Back in May 2021, Fountains of Wayne guitarist Jody Porter organized a tribute to his late bandmate Adam Schlesinger. Adam Schlesinger, A Music Celebration featured, among many others, Courtney Love, R.E.M.’s Peter Buck, Squeeze’s Glenn Tilbrook, Dashboard Confessional’s Chris Carrabba, Sean Ono Lennon, and a reunion of Schlesinger’s supergroup Tinted Windows. At the time, it was a paid livestream to raise money for musician charity MusiCares and then-closed NYC venue Bowery Electric, but now the full thing is up on YouTube. It’s a tribute to the depth of Schlesinger’s catalog that it’s two hours long and no one even covered “Stacy’s Mom”!
Full Albums features covers of every track off a classic album. Got an idea for a future pick? Leave a note in the comments!
As album reviews go, Rolling Stone writer Jon Landau’s take on Paul & Linda McCartney’s Ram in 1971 was exceptionally brutal. Its opening barb, “Ram represents the nadir in the decomposition of Sixties rock thus far,” was a mere taster for what was to follow. Landau asserted that Ram was a “very bad album… unbearably inept… unpleasant.” He ended the review with a direct kick to Paul’s (apparent) hubris; “McCartney (the first solo album) and Ram both prove that Paul benefited immensely from collaboration and that he seems to be dying on the vine as a result of his own self-imposed musical isolation” (translation: you suck without the band that YOU broke up).
Landau was by no means alone in his disdain. Joining the pile on were NME’s Alan Smith, who declared Ram to be “the worst thing Paul McCartney has ever done,” and his own ex-bandmate John Lennon, who stated that it was “awful.” Speaking of the latter, even Ringo, our sweet beloved Ringo, weighed in with a “I don’t think there’s a tune on it.”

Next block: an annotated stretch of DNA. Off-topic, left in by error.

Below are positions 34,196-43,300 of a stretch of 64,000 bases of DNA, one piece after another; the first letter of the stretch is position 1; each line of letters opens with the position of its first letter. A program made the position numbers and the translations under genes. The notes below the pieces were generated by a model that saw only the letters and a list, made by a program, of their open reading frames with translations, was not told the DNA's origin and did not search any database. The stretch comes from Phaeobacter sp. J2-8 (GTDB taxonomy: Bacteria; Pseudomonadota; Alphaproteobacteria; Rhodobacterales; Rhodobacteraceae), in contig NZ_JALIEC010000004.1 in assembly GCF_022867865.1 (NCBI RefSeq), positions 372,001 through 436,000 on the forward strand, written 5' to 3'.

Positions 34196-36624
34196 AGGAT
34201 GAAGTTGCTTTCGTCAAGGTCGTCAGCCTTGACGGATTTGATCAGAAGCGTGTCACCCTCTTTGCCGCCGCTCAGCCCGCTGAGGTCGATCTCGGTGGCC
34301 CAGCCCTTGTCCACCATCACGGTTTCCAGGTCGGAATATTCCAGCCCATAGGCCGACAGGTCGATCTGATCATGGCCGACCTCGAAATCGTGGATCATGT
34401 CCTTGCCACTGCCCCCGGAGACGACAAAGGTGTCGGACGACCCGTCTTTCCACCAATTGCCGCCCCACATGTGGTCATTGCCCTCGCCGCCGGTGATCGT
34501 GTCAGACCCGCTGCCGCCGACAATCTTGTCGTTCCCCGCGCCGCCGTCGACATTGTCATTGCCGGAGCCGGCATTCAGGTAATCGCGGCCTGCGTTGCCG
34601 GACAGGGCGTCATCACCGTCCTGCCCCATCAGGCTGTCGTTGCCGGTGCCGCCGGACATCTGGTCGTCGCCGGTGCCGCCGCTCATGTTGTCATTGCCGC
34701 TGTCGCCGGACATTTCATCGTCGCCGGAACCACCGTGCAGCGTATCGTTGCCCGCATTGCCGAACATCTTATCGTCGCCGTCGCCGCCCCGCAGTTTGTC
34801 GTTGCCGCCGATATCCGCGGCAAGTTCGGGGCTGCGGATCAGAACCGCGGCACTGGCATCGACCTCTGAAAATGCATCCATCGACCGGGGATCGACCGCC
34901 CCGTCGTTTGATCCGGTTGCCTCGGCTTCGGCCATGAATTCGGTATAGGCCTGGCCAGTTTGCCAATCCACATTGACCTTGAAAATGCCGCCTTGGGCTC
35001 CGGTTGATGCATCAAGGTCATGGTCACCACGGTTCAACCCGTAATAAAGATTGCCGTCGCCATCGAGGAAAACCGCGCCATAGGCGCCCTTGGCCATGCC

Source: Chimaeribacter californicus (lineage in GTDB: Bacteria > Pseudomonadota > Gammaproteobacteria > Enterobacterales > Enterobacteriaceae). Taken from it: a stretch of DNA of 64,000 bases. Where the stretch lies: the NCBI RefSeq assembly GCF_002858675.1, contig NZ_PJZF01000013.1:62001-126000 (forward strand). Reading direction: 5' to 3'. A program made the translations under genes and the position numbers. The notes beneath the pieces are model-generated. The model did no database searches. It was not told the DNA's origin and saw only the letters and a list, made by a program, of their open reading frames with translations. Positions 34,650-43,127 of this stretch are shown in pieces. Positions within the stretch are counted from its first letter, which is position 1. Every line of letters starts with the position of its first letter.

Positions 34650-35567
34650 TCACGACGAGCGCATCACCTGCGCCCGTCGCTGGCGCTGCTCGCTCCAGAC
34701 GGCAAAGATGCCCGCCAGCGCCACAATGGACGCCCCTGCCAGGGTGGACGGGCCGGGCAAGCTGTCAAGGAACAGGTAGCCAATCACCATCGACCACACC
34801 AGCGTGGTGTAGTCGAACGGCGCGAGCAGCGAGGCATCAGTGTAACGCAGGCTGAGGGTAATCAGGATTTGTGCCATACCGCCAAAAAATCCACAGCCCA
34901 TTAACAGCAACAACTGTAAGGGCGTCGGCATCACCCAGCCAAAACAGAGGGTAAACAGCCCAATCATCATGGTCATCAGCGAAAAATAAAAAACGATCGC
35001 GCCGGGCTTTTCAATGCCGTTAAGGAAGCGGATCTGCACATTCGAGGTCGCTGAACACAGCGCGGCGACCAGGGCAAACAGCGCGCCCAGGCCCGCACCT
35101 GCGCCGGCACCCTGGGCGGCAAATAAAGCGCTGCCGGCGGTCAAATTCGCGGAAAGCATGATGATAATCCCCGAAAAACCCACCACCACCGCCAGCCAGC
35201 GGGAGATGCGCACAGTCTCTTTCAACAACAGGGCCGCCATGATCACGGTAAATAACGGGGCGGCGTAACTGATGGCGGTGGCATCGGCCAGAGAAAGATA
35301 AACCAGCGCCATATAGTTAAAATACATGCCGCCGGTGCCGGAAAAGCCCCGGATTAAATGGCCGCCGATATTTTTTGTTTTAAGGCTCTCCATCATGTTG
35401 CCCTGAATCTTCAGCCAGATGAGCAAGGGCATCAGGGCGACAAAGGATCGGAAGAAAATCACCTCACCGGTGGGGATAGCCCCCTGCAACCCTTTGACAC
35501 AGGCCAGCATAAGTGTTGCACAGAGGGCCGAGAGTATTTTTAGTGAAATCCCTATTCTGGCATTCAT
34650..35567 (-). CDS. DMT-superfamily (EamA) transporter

Oh boy. These assessments have not aged well, to put it mildly. The 21st century has seen Ram’s homespun charm endlessly lauded everywhere from Pitchfork to, yes, Rolling Stone. The album’s seeming lack of concern for shiny sonic commerciality has led many folks to refer to it as the one of the first real “indie” albums (debatable, as its self-titled predecessor went even further in that direction, but you get the idea).
What led to the critical sea change? Well, the simplest answer is that enough time passed that people stopped looking at Ram through the fog of despair over The Beatles’ break-up. It’s no longer characterized as an album by the villainous Beatle destroyer, but is instead regarded as prescient masterpiece by one of the greatest artists of all time. For maybe the truest sign that humanity has come full circle in terms of recognizing the merits of Ram, look no further than arguably the world’s biggest pop star.
In 2019, Harry Styles was asked by writer Rob Sheffield to describe the recording process and inspiration for his soon to be platinum album Fine Line and offered up this little nugget:
We’d do mushrooms, lie down on the grass, and listen to Paul McCartney’s Ram in the sunshine.
There you have it. This muddy Wellington sporting, wet dog scented, Fair Isle sweater wearing album from 1971, the album that everyone hated, helped inspire a #1 retro pop album recorded in sunny southern California in 2021. “Monkberry Moon Delight” begat “Watermelon Sugar.” Yup.
Two years ago, I ranked the 24 best covers of James Bond theme songs for the 24 movies to date. The original plan was to include one cover of every song, but that quickly became untenable. There were a million good covers of “You Only Live Twice,” and zero of Chris Cornell’s “You Know My Name” (and I haven’t seen anyone pick up the mantle since his death either).
If only I’d waited.
A new Bond tribute album came out earlier this month, and it includes a cover of every single Bond theme. Yes, including the ones from Sheryl Crow, Madonna, and of course Cornell. It’s called Songs. Bond Songs: The Music Of 007 and, in honor of Roger Moore’s passing today, we thought we’d post all the new covers of the themes from Moore’s seven movies.
When presented with a series of cover albums called Guilt by Association, one might imagine them to be filled with ironic takes on cheesy pop songs; that threat’s only increased by a volume that promises to present only songs that fall under the classification of “hair metal,” perhaps the most mocked of all genres. Fortunately, Guilt by Association Vol. 3 betrays no sign of hipster bands mocking songs that some people (this reviewer) legitimately love. Instead, it finds a collection of young, talented acts embracing some admittedly overwrought material from the 1980s and truly making it their own. By any metric, Guilt by Association can be considered a success.